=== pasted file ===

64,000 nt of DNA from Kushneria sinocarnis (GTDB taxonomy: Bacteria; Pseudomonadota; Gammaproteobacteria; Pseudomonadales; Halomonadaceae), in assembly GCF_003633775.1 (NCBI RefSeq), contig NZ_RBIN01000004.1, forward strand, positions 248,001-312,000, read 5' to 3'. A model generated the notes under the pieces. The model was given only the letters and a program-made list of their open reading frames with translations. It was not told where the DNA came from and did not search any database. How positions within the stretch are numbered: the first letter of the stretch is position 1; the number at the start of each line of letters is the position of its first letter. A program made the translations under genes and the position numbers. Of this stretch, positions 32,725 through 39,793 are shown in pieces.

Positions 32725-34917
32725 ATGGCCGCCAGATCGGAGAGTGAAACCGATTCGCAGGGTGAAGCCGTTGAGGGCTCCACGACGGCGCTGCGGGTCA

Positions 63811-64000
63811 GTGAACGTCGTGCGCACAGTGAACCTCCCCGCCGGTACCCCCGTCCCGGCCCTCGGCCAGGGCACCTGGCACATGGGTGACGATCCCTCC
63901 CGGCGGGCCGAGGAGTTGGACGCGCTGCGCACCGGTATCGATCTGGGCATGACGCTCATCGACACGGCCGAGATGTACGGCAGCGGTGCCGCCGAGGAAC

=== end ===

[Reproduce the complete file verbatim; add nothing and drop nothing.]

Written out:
64,000 nt of DNA from Kushneria sinocarnis (GTDB taxonomy: Bacteria; Pseudomonadota; Gammaproteobacteria; Pseudomonadales; Halomonadaceae), in assembly GCF_003633775.1 (NCBI RefSeq), contig NZ_RBIN01000004.1, forward strand, positions 248,001-312,000, read 5' to 3'. A model generated the notes under the pieces. The model was given only the letters and a program-made list of their open reading frames with translations. It was not told where the DNA came from and did not search any database. How positions within the stretch are numbered: the first letter of the stretch is position 1; the number at the start of each line of letters is the position of its first letter. A program made the translations under genes and the position numbers. Of this stretch, positions 32,725 through 39,793 are shown in pieces.

Positions 32725-34917
32725 ATGGCCGCCAGATCGGAGAGTGAAACCGATTCGCAGGGTGAAGCCGTTGAGGGCTCCACGACGGCGCTGCGGGTCA

Positions 63811-64000
63811 GTGAACGTCGTGCGCACAGTGAACCTCCCCGCCGGTACCCCCGTCCCGGCCCTCGGCCAGGGCACCTGGCACATGGGTGACGATCCCTCC
63901 CGGCGGGCCGAGGAGTTGGACGCGCTGCGCACCGGTATCGATCTGGGCATGACGCTCATCGACACGGCCGAGATGTACGGCAGCGGTGCCGCCGAGGAAC